A recent independent valuation of Tinder has placed the popular dating app's value at roughly $10 billion, an astounding increase from a $3 billion valuation less than two years ago that has potential ramifications for an explosive lawsuit against the company.

According to people familiar with the matter, the valuation commissioned by parent company Match Group reveals a spike in value that cements Tinder as the crown jewel in its dating app empire, which also includes apps like Hinge and OkCupid.

The new valuation of at least $10 billion is also highly relevant to a multi-billion dollar lawsuit between Match Group ($MTCH) and a group of early Tinder employees.

In August 2018, 10 former Tinder executives, including ex-CEO Sean Rad and two other cofounders, sued Match Group and its holding company IAC ($IAC) for roughly $2 billion they claim to be owed in unpaid Tinder stock. The details of the lawsuit are complicated, but the gist is that IAC allegedly “cooked the books” to deflate the previous valuation of Tinder in order to save itself from paying more money to the early executives for their stock.

Match Group contests that the lawsuit is meritless. The company has said in past statements that no parties involved in the 2017 valuation of $3 billion foresaw just how explosive Tinder’s business, which accounted for nearly 50 percent of Match Group’s revenue in 2018, would become.

Since Tinder’s last valuation in 2017, IAC’s stock price has grown more than 95 percent while Match Group’s stock has surged nearly 200 percent. IAC and Match have argued that the early Tinder executives are suing because they want to capture the profits they missed out on by leaving the company.

Why Match Group, a publicly traded company, would go through the trouble of hiring outside banks to give Tinder, one of its private subsidiaries, its own valuation has to do with how Match Group compensates Tinder employees.

Shortly after Tinder’s last $3 billion valuation was completed by outside banks in July 2017, Tinder employees were given performance-based stock packages to be awarded based on future valuations of the business. Such stock packages are common in the tech industry and are meant to give employees an extra incentive — beyond their salaries — to help a business meet future goals.

Match Group agreed in 2017 to pay out 100 percent of the performance stock awards if Tinder’s next valuation reached at least $10 billion, Cheddar has learned. Last week, Tinder employees were informed that they are getting their full performance stock awards upon the completion of Tinder’s new valuation. The details of the performance-based stock plans haven’t been previously reported.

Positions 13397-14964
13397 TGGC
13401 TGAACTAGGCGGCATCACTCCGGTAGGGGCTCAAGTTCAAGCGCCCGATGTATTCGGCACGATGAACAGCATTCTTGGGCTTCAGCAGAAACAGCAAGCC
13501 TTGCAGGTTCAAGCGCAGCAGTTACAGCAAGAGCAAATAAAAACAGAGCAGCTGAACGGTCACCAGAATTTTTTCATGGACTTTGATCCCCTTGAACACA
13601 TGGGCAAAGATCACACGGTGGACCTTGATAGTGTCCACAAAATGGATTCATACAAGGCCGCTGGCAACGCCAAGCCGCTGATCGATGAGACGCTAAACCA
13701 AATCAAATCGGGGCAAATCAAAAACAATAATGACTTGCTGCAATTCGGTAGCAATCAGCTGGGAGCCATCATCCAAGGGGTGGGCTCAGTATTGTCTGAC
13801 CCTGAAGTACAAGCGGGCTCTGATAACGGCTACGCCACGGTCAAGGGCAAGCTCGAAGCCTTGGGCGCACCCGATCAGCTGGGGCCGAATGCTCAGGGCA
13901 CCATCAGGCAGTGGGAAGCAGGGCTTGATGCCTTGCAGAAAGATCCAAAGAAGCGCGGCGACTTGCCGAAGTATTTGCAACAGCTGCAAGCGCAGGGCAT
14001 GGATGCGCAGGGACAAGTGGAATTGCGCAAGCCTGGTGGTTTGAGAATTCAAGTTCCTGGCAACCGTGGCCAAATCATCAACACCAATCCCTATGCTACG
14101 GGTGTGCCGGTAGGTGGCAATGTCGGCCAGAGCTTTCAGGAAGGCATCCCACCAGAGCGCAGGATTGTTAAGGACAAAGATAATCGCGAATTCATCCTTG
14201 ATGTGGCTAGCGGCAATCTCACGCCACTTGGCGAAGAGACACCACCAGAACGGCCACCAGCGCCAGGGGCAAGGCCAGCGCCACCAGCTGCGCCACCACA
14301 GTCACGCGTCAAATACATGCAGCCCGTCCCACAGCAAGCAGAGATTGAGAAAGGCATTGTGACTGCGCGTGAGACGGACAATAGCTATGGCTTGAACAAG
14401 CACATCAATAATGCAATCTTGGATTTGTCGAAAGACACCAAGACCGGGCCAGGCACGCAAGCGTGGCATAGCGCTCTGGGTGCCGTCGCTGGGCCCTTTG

Match Group’s VP of Communications, Justine Sacco, told Cheddar on Wednesday that the company doesn’t “comment on internal matters,” but “we can say that Tinder’s performance over the last 12-18 months has exceeded everyone’s expectations.”

After this story was published on Wednesday, the lead attorney for the plaintiffs in the lawsuit against Match Group, Orin Snyder, sent Cheddar the following statement:

“This report provides further evidence of what we’ve been saying all along — that Match schemed to cheat Tinder’s founders and employees out of billions of dollars.”

Understanding Tinder’s new valuation, which signals how the app would be valued if it was publicly traded as its own company outside of Match Group, requires some perspective.

As of Wednesday, Match Group has a public market valuation of roughly $15.3 billion. The dating app conglomerate made $1.7 billion in total revenue for 2018, $805 million of which it publicly attributed to Tinder. Tinder has consistently been the top grossing app in Apple’s App Store after introducing a subscription product called Tinder Gold in 2017, which allows users to pay for things like the ability to see who has swiped right on their profile.

Match Group itself is owned by IAC, a publicly-traded conglomerate of internet brands that includes the likes of Vimeo, Angie's List, and DotDash. IAC’s public market value is nearly $18 billion.

So at $10 billion, Tinder alone represents roughly 60 percent of Match Group’s current valuation. That makes it the most valuable part of not only Match Group, but IAC’s stable of brands by a wide margin.

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